Keep the water clean with regular water changes with a binder, but maintain salt level by adding salt. This is in the quarantine tank.
      There is something stressing your fishes. Probably poor water quality, overcrowding, organic/mulm buildup; these things go hand in hand of course.
      Can you provide a picture of your fish and set up?
      Should be .5% (5 ppt)

      "Our goal is to assist with emergency and Koi health issues, as well as educate on best practices. Please help us gain a clear picture by giving the original poster time to answer our questions before offering opinions and suggested treatments."

      Zone 7 A/B
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    6. #6
      MovingTarget is offline Senior Member
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      I'm traveling right now so can't take a picture. I don't have a microscope but will order one. Definitely not overcrowded, I had 13 fish, about 11" each in a 8k pond. Water in the quarentine is clean and I've been doing water changes.

    7. #7
      MovingTarget is offline Senior Member
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      Quote Originally Posted by RichToyBox View Post
      If it truly is SAP, Doc Johnson states in his book that PP is the treatment of choice for him, with two treatments 3 days apart, the first at 3ppm and the second at 2ppm, each held full concentration for 10 to 12 hours. The only way I know to hold the full concentration is to use a method of measuring concentration is with the Sensafe Permanganate Test Strips https://sensafe.com/sensafe-permanganate/, which can be gotten from http://www.koiphen.com/forums/showth...te-Test-Strips
      What is PP? Where do I get it? A link is preferred
      Last edited by MovingTarget; 05-15-2018 at 11:13 PM.

    8. #8
      icu2's Avatar
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      Quote Originally Posted by MovingTarget View Post
      What is PP? Where do I get it? A link is preferred
      Potassium Permanganate

      http://www.cascade-pond-supply.com/P...ate-p-586.html
      --Steve
      Find more about Weather in Poulsbo, WA

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    9. #9
      MovingTarget is offline Senior Member
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    10. #10
      icu2's Avatar
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      Quote Originally Posted by MovingTarget View Post
      I think so... as long as the ingredients don't list any additives it should do the trick.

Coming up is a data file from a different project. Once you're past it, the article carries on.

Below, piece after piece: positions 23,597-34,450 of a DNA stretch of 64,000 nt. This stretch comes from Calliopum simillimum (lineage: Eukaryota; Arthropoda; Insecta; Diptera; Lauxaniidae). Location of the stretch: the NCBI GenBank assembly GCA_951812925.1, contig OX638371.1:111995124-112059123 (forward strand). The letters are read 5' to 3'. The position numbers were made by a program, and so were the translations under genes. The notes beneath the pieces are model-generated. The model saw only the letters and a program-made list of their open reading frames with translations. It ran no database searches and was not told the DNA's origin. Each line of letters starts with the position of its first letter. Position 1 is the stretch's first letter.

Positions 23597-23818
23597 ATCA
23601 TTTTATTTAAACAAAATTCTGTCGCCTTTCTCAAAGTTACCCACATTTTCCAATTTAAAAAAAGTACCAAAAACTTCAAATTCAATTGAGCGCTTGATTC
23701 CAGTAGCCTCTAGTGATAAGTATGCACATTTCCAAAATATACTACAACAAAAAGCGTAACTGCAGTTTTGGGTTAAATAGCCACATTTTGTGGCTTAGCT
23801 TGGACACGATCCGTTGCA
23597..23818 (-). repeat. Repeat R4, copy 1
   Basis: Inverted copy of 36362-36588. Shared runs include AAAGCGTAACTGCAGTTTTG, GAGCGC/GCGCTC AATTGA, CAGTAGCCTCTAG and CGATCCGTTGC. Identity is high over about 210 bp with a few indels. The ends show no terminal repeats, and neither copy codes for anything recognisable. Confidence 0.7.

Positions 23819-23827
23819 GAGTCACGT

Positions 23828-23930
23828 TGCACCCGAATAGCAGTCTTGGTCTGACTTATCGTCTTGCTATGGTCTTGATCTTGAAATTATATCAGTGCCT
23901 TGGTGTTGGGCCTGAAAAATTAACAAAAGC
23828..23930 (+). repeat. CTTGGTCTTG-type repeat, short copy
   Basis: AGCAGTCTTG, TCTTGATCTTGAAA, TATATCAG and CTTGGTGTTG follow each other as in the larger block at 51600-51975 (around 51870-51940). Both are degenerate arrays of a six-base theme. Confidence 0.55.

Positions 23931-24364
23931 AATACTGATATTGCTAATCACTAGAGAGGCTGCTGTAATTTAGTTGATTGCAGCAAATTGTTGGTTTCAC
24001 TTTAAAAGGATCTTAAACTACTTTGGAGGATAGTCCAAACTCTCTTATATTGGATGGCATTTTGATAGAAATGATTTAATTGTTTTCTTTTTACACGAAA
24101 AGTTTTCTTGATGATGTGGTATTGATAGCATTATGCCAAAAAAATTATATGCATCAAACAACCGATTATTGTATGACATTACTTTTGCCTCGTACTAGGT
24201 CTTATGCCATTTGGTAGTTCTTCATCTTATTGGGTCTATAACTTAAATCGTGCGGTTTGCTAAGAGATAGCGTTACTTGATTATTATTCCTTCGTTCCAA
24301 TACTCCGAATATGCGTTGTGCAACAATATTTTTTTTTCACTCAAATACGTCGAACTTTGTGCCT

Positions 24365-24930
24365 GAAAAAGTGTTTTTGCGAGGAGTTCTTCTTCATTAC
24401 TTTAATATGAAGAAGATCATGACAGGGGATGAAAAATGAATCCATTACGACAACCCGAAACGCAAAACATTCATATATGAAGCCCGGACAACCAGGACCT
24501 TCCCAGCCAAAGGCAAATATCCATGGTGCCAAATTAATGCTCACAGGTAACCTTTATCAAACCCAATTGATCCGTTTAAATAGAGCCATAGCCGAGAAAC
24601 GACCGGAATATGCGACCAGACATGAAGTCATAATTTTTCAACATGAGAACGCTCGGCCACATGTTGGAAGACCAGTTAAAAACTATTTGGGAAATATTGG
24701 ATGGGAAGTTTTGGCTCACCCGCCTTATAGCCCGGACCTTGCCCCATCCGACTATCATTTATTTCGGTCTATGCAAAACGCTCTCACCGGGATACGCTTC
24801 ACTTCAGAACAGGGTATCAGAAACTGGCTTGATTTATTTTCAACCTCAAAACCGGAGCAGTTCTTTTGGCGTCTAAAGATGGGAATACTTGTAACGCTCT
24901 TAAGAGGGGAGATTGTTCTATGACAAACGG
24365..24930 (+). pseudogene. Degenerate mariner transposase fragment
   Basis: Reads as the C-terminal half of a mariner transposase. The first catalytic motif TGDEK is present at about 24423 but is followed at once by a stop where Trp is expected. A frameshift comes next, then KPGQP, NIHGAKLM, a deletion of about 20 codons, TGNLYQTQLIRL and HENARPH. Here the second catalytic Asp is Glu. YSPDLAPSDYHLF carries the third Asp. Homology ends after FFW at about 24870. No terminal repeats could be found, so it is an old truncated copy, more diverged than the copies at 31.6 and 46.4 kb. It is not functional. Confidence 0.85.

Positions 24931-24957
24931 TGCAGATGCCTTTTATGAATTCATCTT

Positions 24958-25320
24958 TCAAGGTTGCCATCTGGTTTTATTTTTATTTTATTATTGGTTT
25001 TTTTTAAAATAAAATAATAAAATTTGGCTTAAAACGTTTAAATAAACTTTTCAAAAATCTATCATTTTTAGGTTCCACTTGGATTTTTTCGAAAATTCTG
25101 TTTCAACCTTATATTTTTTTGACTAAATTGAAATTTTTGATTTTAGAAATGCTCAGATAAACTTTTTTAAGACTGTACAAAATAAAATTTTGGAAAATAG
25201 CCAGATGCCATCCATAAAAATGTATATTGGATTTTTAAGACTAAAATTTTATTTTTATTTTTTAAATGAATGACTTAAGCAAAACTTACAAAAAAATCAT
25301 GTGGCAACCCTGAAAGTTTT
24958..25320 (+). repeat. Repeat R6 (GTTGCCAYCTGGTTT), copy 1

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    11. #11
      MovingTarget is offline Senior Member
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      I got my microscope, it's not Epistylis, looks like SAP. I'm going to Lowes to get some PP.

    12. #12
      MovingTarget is offline Senior Member
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      Quote Originally Posted by icu2 View Post
      I think so... as long as the ingredients don't list any additives it should do the trick.
      I’m guessing this shouldn’t be used. Says includes sodium sulfate.

    13. #13
      RichToyBox's Avatar
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      I used that brand before. No problem.

      "Our goal is to assist with emergency and Koi health issues, as well as educate on best practices. Please help us gain a clear picture by giving the original poster time to answer our questions before offering opinions and suggested treatments."

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    14. #14
      MovingTarget is offline Senior Member
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      Quote Originally Posted by RichToyBox View Post
      I used that brand before. No problem.

      Thanks Rich, how much should I add per 100 gallons?

    15. #15
      RichToyBox's Avatar
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      I like to measure to be sure it is staying hot enough. The test strips will measure nicely and I try to keep between 2ppm and 3 ppm. I start with 1 gram per 100 gallons and then add as needed to maintain the concentration. It is consumed by organics in the pond so very hard to keep the concentration up, particularly if you are running it through the filters, which I did.

      "Our goal is to assist with emergency and Koi health issues, as well as educate on best practices. Please help us gain a clear picture by giving the original poster time to answer our questions before offering opinions and suggested treatments."

      Zone 7 A/B
      Keep your words sweet. You never know when you may have to eat them.
      Richard